Choosing the right child restraint
Top 10 tips on choosing the right child restraint so everyone makes it home safe.
It’s perhaps the most nerve-wracking trip you’ll ever take on four wheels – the drive home from hospital with your new baby. If safety wasn’t paramount before, it will be now that you have precious cargo on board. RACQ Education Officer Karina Halliday provides the top 10 tips on choosing the right child restraint so everyone makes it home safe.
1. Your car
Check that your vehicle is suitable for installing child restraints, always refer to your vehicle’s manual. Does it have anchor points and how many? Does it have Isofix? Will it accommodate your future family plans?
2. The law
All child restraints must comply with the Australian Standards (AS/NZS 1754). Restraints imported from overseas do not comply and cannot be used in Australia. Check that it carries the Australian Standard sticker.
Research as much as you can but ensure you look at credible Australian resources. A good place to start is childcarseats.com.au.
4. Types of restraints
There are many different categories of restraints on the market – dedicated rear-facing, forward-facing only, a combination of the two and booster seats.
5. Ease of use
Consider the daily use of your child restraint – will it need to be taken out often and installed in another vehicle? This may determine the features you should look for.
6. Specific features
Consider any specific features of the child restraint, including Adjustable Head Rest (AHR), Isofix, side impact cushioning and extended rear-facing capability. Decide what is important for your child’s safety.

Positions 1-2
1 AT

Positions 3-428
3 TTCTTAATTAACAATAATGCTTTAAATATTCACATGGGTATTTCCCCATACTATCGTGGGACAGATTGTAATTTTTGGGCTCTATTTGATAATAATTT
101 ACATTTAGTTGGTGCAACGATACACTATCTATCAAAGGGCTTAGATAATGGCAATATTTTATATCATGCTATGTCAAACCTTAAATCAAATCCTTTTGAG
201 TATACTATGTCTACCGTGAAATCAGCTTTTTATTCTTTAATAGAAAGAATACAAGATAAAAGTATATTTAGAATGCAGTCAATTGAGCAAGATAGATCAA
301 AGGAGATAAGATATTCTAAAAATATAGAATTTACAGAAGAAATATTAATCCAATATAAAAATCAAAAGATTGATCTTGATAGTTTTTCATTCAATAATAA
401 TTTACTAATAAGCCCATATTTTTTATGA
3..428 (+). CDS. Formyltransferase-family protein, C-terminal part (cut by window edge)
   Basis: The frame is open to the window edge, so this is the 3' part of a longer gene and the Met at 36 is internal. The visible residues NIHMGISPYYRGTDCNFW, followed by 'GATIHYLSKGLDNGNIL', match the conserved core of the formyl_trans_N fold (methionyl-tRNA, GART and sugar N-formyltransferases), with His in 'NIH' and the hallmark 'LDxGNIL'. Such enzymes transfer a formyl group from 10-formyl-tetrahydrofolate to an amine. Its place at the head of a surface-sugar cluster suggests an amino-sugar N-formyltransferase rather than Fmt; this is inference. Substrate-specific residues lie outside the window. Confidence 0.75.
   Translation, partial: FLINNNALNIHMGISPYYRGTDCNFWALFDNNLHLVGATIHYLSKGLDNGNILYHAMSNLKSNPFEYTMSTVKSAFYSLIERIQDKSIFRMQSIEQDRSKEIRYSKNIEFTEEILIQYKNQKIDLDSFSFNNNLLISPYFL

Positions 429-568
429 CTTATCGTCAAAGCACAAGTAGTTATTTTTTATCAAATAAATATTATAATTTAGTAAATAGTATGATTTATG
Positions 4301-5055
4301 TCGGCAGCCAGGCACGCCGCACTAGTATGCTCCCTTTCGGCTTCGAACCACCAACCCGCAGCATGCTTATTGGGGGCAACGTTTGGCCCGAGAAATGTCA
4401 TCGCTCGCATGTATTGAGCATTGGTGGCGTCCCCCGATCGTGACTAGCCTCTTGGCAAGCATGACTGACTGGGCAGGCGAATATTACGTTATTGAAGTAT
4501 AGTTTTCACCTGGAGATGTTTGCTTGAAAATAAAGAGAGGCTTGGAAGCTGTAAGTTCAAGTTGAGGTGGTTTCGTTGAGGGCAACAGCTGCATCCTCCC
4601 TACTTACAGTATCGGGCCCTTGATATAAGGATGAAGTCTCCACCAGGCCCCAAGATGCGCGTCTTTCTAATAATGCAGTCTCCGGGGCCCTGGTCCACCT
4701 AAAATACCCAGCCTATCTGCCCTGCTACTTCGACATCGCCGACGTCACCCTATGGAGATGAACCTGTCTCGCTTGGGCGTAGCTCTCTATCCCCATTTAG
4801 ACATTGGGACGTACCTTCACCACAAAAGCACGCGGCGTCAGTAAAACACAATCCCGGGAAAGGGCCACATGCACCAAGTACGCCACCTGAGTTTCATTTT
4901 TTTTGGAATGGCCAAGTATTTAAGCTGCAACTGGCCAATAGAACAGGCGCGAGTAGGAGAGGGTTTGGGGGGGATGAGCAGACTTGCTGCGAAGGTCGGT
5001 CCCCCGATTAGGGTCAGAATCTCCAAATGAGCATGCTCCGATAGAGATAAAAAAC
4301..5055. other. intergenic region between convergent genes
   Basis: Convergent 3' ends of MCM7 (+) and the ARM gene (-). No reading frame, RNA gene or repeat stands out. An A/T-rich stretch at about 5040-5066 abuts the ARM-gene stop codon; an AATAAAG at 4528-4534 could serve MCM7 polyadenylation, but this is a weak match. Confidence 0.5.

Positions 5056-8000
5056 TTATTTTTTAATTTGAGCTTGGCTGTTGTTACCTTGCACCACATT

7. Second hand or new?
Unless you know the full history and trust the previous owner, purchasing a new restraint ensures it has not been damaged in any accidents. Due to advances in safety and general wear and tear, we would also recommend that a child restraint has a 10-year life span from the date of manufacture.
8. No return policy
Once you have taken a restraint out of its packaging, it may not be able to be returned. Use any “try before you buy” schemes or ask about the returns policy, especially if you are purchasing online.
Once you have purchased your restraint it is worth thinking about having it installed by a certified fitter. If you choose not to, always refer to the vehicle and child restraint instruction manuals for how to do this correctly.
Aftermarket accessories are not recommended unless specifically advised or provided by the manufacturer.
Remember to always refer to the manufacturer’s manual and make sure you regularly clean, maintain and adjust your child restraint so it can do the job it is designed to do – keep your child safe.